Russian Tu-95MS and Tu-160 strategic bombers have been involved in the latest conflict with Ukraine since day one. The only conventional armament now available to these bombers is the Kh-101 (known to NATO as the AS-23A Kodiak) cruise missile. The other options are the nuclear Kh-55SM and Kh-102 cruise missiles, which are fortunately beyond the scope of this article. In stark contrast to their U.S. equivalents, neither the Tu-95MS nor Tu-160 can carry any kind of conventional freefall ordnance.
The Raduga Kh-101 missile weighs between 4,850 and 5,290 pounds and flies at a low altitude at subsonic speed for a distance of around 2,175 miles. The Kh-101’s guidance system combines inertial navigation, a satellite navigation receiver, radar terrain contour-matching (TERCOM), and electro-optical digital scene-matching area correlation (DSMAC) systems.
The Russians also used to have Kh-555 (AS-22 Kluge) cruise missiles available for the Tu-95MS and Tu-160. This was a conversion of older nuclear-armed Kh-55 (AS-15 Kent) cruise missiles into conventional versions. An unknown number of Kh-55s — around 40 according to the author’s estimates — were converted into Kh-555s in the mid-2000s. This stock had already been exhausted during the Russian operation in Syria when, in November 2015, Tu-95MS and Tu-160 bombers launched 35 Kh-555 missiles. Later, there was no information on their use in Syria. All available imagery from Ukraine also shows only Kh-101 missiles.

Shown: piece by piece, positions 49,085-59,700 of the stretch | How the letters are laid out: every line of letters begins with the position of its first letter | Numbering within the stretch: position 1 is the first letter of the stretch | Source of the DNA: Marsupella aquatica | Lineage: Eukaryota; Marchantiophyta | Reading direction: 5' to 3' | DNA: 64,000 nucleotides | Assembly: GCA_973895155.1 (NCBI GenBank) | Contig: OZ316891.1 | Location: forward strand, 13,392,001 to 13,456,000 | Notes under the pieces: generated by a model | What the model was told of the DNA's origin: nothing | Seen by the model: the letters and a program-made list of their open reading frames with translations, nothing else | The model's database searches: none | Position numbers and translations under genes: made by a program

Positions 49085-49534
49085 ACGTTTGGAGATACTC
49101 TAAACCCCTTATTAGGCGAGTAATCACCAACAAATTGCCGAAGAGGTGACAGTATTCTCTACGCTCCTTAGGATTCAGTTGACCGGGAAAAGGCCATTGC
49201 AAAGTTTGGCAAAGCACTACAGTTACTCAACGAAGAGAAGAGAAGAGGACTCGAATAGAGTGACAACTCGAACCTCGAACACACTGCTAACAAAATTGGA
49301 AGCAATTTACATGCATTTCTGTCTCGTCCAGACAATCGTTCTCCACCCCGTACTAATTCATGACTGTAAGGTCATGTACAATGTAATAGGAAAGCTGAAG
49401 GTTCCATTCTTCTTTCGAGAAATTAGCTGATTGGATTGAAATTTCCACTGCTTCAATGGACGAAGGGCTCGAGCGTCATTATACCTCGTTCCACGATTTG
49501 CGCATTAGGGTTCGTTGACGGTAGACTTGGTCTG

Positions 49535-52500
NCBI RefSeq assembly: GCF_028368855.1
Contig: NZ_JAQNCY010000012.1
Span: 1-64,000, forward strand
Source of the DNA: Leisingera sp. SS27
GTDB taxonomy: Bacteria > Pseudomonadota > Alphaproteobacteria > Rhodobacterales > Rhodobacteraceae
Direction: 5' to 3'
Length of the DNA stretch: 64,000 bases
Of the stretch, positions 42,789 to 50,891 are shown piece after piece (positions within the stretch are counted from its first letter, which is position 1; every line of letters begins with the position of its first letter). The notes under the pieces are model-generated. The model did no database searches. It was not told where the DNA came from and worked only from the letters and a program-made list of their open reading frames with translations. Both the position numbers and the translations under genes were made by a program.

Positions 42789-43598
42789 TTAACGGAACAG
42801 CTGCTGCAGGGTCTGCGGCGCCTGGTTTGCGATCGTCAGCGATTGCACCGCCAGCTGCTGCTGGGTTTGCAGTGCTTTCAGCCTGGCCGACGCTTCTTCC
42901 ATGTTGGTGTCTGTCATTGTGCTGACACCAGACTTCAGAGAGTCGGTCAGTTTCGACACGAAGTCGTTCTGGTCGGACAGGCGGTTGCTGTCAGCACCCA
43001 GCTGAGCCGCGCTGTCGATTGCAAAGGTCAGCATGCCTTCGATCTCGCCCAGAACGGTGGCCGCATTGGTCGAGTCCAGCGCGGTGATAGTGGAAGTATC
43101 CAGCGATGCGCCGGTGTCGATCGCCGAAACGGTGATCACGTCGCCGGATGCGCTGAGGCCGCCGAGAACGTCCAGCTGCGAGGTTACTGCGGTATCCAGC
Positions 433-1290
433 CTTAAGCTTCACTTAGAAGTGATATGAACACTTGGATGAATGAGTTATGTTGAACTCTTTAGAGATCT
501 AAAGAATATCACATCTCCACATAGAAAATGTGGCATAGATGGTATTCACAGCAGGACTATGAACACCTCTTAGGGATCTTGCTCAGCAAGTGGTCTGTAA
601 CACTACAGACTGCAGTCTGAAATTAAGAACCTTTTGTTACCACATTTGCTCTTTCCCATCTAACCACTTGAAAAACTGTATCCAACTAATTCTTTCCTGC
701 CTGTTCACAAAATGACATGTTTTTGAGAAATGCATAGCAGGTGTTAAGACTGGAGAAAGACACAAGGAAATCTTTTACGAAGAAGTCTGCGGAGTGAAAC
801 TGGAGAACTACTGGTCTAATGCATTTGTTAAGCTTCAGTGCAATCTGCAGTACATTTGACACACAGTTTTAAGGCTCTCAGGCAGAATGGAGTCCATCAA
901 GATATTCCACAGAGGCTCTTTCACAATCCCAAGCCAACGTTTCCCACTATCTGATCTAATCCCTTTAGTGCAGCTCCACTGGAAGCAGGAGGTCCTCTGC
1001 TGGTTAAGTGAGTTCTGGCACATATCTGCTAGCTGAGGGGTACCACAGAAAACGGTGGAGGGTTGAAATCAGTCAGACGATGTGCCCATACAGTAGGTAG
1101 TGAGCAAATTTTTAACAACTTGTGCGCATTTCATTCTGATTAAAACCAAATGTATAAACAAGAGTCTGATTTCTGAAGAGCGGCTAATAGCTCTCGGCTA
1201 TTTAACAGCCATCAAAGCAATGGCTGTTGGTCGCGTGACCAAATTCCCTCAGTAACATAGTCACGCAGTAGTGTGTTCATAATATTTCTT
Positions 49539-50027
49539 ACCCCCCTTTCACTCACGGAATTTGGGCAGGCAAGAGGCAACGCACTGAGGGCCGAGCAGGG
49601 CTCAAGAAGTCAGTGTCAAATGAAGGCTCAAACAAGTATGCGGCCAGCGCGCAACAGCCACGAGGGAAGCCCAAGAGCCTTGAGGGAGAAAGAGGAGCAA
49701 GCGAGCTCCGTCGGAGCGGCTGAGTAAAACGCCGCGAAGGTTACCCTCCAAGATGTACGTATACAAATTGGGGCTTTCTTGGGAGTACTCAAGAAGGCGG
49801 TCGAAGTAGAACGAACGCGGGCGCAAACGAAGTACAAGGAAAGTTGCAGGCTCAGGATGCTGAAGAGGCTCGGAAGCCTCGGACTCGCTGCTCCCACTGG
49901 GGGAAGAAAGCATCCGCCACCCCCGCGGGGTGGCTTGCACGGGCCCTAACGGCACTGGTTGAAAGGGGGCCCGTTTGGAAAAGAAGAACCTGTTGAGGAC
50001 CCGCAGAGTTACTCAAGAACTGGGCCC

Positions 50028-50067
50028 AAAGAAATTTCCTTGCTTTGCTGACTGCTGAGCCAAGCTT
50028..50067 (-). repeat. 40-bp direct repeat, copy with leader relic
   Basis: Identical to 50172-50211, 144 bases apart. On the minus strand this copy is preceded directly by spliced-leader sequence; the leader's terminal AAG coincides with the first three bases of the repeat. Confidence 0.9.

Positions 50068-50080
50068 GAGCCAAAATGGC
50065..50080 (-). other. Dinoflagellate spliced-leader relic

Recently, the use of Kh-101 missiles in Ukraine has also become rarer, which may mean that their stocks are close to exhaustion and the Russians are saving these missiles for particularly important targets. According to the author’s calculations, there are fewer than 100 of the Kh-101 missiles left in stock, and their production rate does not exceed three to four per month.